At the second National Labor Congress, held at Canton in May 1925, Teng Chung-hsia was elected to the executive committee of the All-China Federation of Labor. He was still in Canton when the May Thirtieth Incident occurred in Shanghai. In June, Teng joined with Su Chao-cheng (q.v.) and Yang Yin in leading the Canton-Hong Kong general strike. Teng was the Chinese Communist party's representative on the strike committee. His strategy was to concentrate the propaganda attack on the British and to encourage all non- British vessels to bypass Hong Kong and land their cargoes at Canton. The objective was to isolate the British colony while neutralizing the Chinese business community at Canton. Be' cause no serious economic problems arose at Canton, this major anti-British strike lasted for more than a year. It finally was terminated because the National Government at Canton was anxious to concentrate its resources on preparations for the Northern Expedition. Teng Chung-hsia probably remained at Canton to direct Communist labor activities in that area when Su Chao-cheng became minister of labor in the National Government at Wuhan. After the Kuomintang-Communist split in 1927, Teng attended the secret emergency conference at Kiukiang on 7 August that was chaired by Ch'ü Ch'iu-pai. Teng had opposed the cautious assessment of Communist activity in the labor field made by Ch'en Tu-hsiu (q.v.) after the 7 February 1923 debacle, and it thus was logical that he should be invited to participate in this meeting, which ended Ch'en's authority as the party's general secretary. Soon after the conference, Teng became secretary of the party's Kiangsu provincial committee. When Chang T'ai-lei (q.v.) was killed in the Canton Commune of December 1927, Teng, because of his previous experience in south China, was transferred to Canton as secretary of the party's Kwangtung provincial committee. He was arrested and imprisoned, but he was released after three months because the authorities failed to discover his identity. He then went to Hong Kong, where he worked with Yün Tai-ying in editing Hung-ch'i-pao [red flag].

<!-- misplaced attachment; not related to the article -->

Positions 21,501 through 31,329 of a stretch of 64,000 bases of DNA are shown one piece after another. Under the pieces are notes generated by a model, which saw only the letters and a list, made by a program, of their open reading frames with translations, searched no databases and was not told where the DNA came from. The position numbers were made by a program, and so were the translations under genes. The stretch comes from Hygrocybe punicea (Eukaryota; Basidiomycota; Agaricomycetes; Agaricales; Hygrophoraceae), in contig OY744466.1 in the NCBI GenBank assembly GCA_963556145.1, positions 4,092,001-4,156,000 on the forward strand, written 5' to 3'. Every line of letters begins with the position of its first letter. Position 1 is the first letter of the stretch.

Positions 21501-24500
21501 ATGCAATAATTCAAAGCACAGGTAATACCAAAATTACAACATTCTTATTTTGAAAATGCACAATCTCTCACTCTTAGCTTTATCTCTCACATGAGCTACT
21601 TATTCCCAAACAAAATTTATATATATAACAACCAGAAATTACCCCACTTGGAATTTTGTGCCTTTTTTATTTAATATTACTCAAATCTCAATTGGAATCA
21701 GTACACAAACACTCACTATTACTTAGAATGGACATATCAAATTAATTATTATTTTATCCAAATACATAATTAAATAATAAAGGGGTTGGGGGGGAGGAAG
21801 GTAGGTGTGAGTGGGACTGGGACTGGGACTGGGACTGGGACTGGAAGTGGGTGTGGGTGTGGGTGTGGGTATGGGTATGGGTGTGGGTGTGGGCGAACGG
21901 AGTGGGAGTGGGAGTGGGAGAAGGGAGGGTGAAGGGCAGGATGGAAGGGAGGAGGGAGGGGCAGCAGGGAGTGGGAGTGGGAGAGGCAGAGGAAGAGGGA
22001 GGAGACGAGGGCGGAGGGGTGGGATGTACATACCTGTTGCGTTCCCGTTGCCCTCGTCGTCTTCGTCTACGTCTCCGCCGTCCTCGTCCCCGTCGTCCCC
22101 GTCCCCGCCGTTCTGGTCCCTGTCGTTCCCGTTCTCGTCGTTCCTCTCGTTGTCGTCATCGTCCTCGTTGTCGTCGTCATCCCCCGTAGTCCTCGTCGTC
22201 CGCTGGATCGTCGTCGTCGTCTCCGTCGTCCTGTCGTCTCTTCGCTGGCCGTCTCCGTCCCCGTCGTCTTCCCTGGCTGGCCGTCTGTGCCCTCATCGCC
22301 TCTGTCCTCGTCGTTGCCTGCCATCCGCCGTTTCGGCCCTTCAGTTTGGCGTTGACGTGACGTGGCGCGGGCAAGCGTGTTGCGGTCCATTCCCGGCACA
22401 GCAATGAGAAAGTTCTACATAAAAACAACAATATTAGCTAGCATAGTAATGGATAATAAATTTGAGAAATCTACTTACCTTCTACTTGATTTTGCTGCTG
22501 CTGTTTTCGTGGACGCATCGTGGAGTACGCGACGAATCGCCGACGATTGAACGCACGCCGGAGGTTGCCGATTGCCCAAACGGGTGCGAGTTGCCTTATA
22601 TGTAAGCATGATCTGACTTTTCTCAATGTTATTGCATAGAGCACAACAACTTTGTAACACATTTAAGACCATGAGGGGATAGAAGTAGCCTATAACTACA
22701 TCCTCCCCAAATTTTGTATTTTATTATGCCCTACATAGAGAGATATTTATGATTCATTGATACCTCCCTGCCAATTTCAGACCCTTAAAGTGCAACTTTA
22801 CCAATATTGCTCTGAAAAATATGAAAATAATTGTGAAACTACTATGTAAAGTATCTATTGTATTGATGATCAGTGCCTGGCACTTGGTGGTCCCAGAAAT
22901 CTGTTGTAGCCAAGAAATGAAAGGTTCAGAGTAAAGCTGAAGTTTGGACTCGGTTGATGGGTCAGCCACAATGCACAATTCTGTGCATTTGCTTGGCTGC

In 1928 a number of Communist leaders from south China, including Su Chao-cheng, Teng Chung-hsia, and Teng Fa (q.v.), went to the Soviet Union. When the Sixth National Congress of the Chinese Communist party was held at Moscow that summer, Teng Chunghsia was elected a delegate to the Sixth Congress of the Comintern and a delegate of the All-China Federation of Labor to the Fifth Congress of the Profintern. He was elected to the Profintern's executive committee.

Teng Chung-hsia returned to China in the summer of 1930 to become party representative in the western Hunan-Hupeh soviet area and political commissar of the Second Red Army, commanded by Ho Lung (q.v.). In 1932 he went to Shanghai to work in the Chinese Communist party underground, serving as director of the party's "mutual aid headquarters," to assist party cadres in distress. While helping to organize anti-Japanese activities in Shanghai, Teng was arrested by the French concession police on 15 May 1933. He was extradited to Nanking, where he was executed by National Government authorities. He was survived by his wife and by at least one child.

A number of Teng Chung-hsia's polemical articles were published in Chung-kuo ch'ing-nien [China youth], edited by Yün Tai-ying, in the early 1920's. As early as 1923 he openly criticized Ch'en Tu-hsiu, then the dominant figure in the Chinese Communist party. Teng's Chung-kuo chih-kung yün-tung chien-shih [short history of the Chinese labor movement], written when he was in Moscow and published there in 1930, came to be regarded by the Chinese Communists as a classic work. Teng Fa ffl %

Biography in Chinese